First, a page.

British Foreign Secretary Jack Straw, whose country holds the EU presidency in the second half of this year, said on Thursday that there is little chance of the EU lifting its ban on arms sales to China.
Straw said there was still considerable opposition in Europe, given China's human-rights record and tension between China and Taiwan.
"That is reflected in a series of resolutions in the European Parliament. So that is the difficulty at the moment," he told a group of journalists from across the EU.
The EU embargo was imposed after the Chinese military crushed student protests at Tiananmen Square in June 1989.
EU nations have been debating an end to the measure for several years and Straw's comment indicated the issue will not be settled soon.
Britain assumed the EU presidency yesterday. As such, it will set the EU agenda for the rest of the year and is unlikely to lobby for a lifting of the ban. Britain, along with the Netherlands, Denmark and Sweden, is most opposed to lifting the ban because of China's shaky human-rights record and Beijing's strident language in its dealing with Taiwan.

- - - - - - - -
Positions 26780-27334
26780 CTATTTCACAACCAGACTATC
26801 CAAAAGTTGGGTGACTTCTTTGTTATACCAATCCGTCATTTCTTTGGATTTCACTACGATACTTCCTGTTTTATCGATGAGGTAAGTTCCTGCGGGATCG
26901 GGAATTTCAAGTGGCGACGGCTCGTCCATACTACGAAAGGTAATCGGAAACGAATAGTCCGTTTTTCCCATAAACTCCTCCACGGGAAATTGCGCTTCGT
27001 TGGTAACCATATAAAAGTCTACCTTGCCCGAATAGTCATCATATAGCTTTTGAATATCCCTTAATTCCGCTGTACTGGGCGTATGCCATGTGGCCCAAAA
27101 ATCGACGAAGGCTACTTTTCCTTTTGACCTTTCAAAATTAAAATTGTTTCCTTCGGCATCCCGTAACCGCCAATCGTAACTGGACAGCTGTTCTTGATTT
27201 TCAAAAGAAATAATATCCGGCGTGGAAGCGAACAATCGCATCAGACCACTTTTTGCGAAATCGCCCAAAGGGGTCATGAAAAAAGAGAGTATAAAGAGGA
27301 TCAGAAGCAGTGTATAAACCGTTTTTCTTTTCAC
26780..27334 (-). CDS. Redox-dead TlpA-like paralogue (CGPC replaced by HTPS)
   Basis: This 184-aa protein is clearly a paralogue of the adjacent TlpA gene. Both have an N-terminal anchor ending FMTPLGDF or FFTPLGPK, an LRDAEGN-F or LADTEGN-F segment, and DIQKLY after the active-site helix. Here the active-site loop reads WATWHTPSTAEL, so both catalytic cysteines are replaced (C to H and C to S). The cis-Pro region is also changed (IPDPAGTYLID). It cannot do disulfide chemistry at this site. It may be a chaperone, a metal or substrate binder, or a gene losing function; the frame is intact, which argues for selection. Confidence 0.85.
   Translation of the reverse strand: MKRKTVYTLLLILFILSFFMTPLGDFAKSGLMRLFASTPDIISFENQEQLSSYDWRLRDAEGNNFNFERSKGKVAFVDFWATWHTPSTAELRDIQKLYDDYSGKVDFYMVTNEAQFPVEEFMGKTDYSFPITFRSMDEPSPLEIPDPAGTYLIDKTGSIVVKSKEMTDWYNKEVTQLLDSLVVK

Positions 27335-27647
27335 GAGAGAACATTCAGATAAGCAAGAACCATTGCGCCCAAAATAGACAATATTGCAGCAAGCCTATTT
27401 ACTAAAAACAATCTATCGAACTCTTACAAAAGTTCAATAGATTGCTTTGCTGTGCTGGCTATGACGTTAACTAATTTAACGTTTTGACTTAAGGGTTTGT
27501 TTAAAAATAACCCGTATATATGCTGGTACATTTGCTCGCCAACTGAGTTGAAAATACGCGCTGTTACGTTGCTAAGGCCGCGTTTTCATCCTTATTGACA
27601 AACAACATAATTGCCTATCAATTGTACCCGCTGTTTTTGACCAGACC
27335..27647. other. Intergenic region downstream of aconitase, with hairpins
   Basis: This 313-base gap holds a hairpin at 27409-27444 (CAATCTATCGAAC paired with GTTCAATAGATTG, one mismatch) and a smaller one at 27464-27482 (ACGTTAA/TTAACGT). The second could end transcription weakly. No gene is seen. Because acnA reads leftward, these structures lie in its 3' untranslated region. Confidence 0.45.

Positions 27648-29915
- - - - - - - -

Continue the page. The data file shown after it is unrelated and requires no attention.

London is also wary of aggravating trans-Atlantic ties. The US has voiced concern about an end to the European arms ban, especially after China adopted the "Anti-Secession" Law recently authorizing military action against Taiwan.
Washington fears sales of high-tech arms to China's rapidly modernizing People's Liberation Army, the world's largest military by troop numbers, could increase its abilities to threaten US allies in Asia, including Japan and Taiwan, as well as its nearly 230,000 troops in the region.
Responding to such concerns, the EU is beefing up a code of conduct to govern eventual arms sales to China by the bloc's 25 member states.
"My guess is that there is still no consensus" to end the ban, Straw said.
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